Obesity can’t be separated from a nation that is all about Bigness

MARLBORO — While reading Paige Martin's piece on childhood obesity [Viewpoint, June 12], I found myself considering her stance against the “big is bad and little is good” argument in a broader spectrum than just body size.

Her point in its explicit application has merit; the issue, however, does not stand disconnected from a host of others.

Although a pantheon of academic theorists has largely convinced us that any significant development can be stripped from the larger surrounding picture with no painful repercussions or blowback, logic decrees that every action has a reaction.

The world as a holistic entity must be understood holistically. Nothing we do ends with our intent satisfied: the ripples keep spreading. Our current economic model of endless growth in a finite space is a pertinent example.

As Americans, we seem to believe that a God-granted manifest destiny has given us the unilateral right to eat the whole planet.

We are all about Big. With about 3.5 percent of the world's population, the United States gobbles up 25 percent of the earth's resources.

Within that figure, just in the food area, 25 percent of our produced food is wasted, discarded as garbage.

We build Big houses, drive Big vehicles, and have Big road systems. Our Big military nearly equals the combined forces of the entire world (that other 96.5 percent); we have wars so Big they will never end. Within our Big jails, a higher percentage of our population is incarcerated than any country on Earth.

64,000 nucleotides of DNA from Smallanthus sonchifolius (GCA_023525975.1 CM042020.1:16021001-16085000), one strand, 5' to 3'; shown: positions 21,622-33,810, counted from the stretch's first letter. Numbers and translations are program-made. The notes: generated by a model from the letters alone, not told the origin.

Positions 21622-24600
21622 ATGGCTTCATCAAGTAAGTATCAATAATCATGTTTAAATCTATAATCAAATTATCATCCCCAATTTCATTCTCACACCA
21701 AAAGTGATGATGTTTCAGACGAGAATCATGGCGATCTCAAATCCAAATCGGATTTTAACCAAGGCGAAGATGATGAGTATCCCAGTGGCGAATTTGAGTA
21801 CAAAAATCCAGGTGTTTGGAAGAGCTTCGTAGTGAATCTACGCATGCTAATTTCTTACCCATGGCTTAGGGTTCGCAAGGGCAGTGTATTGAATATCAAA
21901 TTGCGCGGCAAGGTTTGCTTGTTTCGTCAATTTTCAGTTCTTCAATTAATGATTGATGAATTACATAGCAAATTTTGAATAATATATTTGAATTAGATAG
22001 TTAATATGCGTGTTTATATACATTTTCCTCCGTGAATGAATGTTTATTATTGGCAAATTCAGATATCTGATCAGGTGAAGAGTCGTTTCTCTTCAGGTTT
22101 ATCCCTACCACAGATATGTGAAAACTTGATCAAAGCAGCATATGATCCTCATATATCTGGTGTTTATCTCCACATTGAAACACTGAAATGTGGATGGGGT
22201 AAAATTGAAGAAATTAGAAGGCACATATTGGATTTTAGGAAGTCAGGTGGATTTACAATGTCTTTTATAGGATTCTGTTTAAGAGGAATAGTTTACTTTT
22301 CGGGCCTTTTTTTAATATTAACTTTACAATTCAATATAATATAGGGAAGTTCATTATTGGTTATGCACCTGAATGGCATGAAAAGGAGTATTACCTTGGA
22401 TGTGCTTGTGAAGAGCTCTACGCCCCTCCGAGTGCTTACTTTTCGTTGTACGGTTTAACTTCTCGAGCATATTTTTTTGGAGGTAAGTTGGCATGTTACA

And last, but certainly not least, Big corporations own the entire economy, government, and destiny of the Earth.

Clearly, Big is a problem and a deeply ingrained cultural behavior - maybe our primary default position. Bringing to light the obesity issue as part of a much-larger picture is a necessary starting point to becoming a healthier people and possibly to acquiring a healthier consideration of what living large means.

“Obese” is a cruel word now in vogue, one that supplanted other cruel words. There is no disagreement about replacing it.

We should, however, be capable of correcting the condition, not just softening the euphemism or avoiding the discussion.

It has been said the military used to “service the target,” rather than shoot people. Everyone was just as dead.

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